The Connection Between Psoriatic Arthritis, Metabolic Syndrome and Insulin Resistance
Psoriatic arthritis is a type of arthritis that affects mostly people with the skin disorder psoriasis; it causes symptoms like joint pain, stiffness and swelling. But the effects of this condition spread beyond just your joints—it can affect other parts of your body, too, and put you at higher risk for serious health issues. Significant research has shown that people with psoriatic arthritis have a much higher chance of developing insulin resistance and metabolic syndrome, two conditions that can have severe consequences if not treated appropriately.
What is insulin resistance?
Insulin resistance is a condition that can trigger type 2 diabetes. Ordinarily, your body produces as much insulin as you need and you use as much insulin as your body produces. In some cases, while your pancreas produces enough insulin for your needs, your body can’t respond to it or the cells in your body become resistant to it. As a result, your blood glucose levels remain high, which can lead to prediabetes and type 2 diabetes.
What is metabolic syndrome?
Metabolic syndrome is a term for a collection of medical problems conditions that tend to co-exist. They’re grouped together because they’re all risk factors for heart disease and diabetes. Millions of people in the U.S. have one or two of these conditions, but to be diagnosed with metabolic syndrome, you must have at least three of these five conditions:
High blood pressure
High blood glucose (sugar), which could be a result of prediabetes or insulin resistance
Abnormal cholesterol levels in your blood
Abnormal triglyceride levels in your blood
Excess fat found around your waist
Experts aren’t sure why these conditions are linked.
It’s easy to see the connection between insulin resistance and metabolic syndrome, but where does psoriatic arthritis fit in? All of them are considered inflammatory conditions, but unfortunately, researchers don’t yet completely understand the relationship between the three. Experts do know that up to 58% of people with psoriatic arthritis also have metabolic syndrome. Many more have just one or two conditions related to metabolic syndrome or insulin resistance alone. In one study, researchers found that 74% of patients with psoriatic arthritis had high blood pressure, 56% had excess fat around the waist, and 43.5% had elevated triglyceride levels.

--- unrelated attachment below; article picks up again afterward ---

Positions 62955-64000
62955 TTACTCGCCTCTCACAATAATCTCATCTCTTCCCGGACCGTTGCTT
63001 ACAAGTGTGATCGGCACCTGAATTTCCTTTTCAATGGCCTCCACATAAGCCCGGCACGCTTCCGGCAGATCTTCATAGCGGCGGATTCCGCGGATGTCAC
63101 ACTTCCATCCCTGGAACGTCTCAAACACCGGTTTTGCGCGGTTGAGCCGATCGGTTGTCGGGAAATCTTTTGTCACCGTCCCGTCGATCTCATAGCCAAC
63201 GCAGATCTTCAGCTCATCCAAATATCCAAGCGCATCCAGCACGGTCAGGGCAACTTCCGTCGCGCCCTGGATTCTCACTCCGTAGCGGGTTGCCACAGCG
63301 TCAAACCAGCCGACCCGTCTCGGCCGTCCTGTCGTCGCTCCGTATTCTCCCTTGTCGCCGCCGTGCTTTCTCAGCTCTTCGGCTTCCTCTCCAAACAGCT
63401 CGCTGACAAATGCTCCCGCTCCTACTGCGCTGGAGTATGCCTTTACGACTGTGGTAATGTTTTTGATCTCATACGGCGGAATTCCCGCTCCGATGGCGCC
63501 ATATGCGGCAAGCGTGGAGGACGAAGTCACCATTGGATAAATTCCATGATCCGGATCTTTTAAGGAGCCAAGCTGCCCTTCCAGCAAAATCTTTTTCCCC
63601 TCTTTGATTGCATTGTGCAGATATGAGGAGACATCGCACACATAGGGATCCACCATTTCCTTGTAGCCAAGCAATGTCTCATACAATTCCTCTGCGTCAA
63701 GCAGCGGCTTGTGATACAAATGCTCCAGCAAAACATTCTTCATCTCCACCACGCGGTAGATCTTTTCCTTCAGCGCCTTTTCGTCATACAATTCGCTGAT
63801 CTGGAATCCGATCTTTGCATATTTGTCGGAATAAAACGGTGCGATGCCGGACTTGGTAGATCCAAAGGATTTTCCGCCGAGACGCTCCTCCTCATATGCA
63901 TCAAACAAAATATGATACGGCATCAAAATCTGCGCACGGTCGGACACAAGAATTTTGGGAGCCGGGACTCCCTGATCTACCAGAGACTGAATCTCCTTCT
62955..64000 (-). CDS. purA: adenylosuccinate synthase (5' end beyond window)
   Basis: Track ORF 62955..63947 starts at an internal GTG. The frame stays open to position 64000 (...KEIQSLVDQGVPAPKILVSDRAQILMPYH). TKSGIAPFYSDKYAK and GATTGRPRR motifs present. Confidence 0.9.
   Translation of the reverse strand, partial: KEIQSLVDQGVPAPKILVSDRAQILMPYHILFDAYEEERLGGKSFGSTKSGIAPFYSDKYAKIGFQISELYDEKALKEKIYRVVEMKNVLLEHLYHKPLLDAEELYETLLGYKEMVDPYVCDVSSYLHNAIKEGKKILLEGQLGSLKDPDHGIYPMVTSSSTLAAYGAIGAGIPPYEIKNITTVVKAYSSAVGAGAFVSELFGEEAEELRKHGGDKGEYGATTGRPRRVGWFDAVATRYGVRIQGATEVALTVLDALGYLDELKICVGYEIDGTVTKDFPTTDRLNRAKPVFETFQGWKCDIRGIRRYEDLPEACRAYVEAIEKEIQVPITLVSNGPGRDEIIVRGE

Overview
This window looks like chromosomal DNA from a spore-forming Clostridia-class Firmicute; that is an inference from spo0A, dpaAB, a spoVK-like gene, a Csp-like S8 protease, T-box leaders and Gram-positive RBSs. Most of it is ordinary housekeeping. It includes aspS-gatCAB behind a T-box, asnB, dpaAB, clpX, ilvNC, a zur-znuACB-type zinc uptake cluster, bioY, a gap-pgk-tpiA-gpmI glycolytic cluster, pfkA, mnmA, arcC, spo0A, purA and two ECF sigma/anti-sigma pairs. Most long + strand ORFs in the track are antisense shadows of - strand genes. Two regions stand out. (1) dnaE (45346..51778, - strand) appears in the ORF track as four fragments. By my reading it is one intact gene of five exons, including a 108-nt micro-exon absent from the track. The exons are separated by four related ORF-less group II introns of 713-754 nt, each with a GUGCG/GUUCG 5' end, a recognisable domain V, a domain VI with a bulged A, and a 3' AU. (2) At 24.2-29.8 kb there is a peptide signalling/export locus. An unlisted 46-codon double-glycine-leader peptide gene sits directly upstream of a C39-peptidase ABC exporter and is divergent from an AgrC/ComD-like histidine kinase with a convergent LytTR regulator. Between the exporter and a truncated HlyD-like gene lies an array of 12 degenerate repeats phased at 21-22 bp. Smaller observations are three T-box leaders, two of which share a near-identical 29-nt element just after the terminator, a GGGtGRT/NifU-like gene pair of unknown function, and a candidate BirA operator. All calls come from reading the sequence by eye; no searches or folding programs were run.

People with psoriatic arthritis may also have higher levels of inflammatory cardiovascular markers (enzymes, hormones and proteins). Cardiovascular markers help measure your heart function; the more cardiovascular markers a person has, the higher the risk of heart disease or heart attack. This, combined with metabolic syndrome, also has an effect on heart attack or heart disease risk.
You can reduce your risk of these conditions.
Although researchers are still trying to determine why people with psoriatic arthritis are more likely to develop metabolic syndrome and insulin resistance, it’s important that patients stay vigilant about lowering this risk. Some risk factors for metabolic syndrome and insulin resistance can be avoided or prevented. These risk factors include:
Being overweight or obese
Being physically inactive
Taking certain types of medications
Having a history or family history of diabetes
Having Mexican-American ancestry
While there’s nothing you can do about your family history, there are things you can change. If you’re overweight or obese, start by adapting your diet to one recommended by the ChooseMyPlate initiative from the United States Department of Agriculture (USDA). The initiative recommends that half of your plate contain fruit and vegetables and the other half grains, proteins, and small amounts of dairy. If you need to lose weight, speak with a healthcare professional to learn the best approach for you. Other lifestyle changes include increasing your exercise level, stopping smoking, and trying to improve your sleep habits.
Sometimes, lifestyle changes aren’t enough to reduce the risk. If necessary, your rheumatologist may refer you to a cardiologist or prescribe medications to help regulate your blood pressure and blood glucose levels. Follow your treatment plan and go for regular check-ups to stay as healthy as possible.
Living with a chronic condition means you must take extra care of your body. By being aware of the risks associated with psoriatic arthritis, you have the power to make positive changes and stay in good health.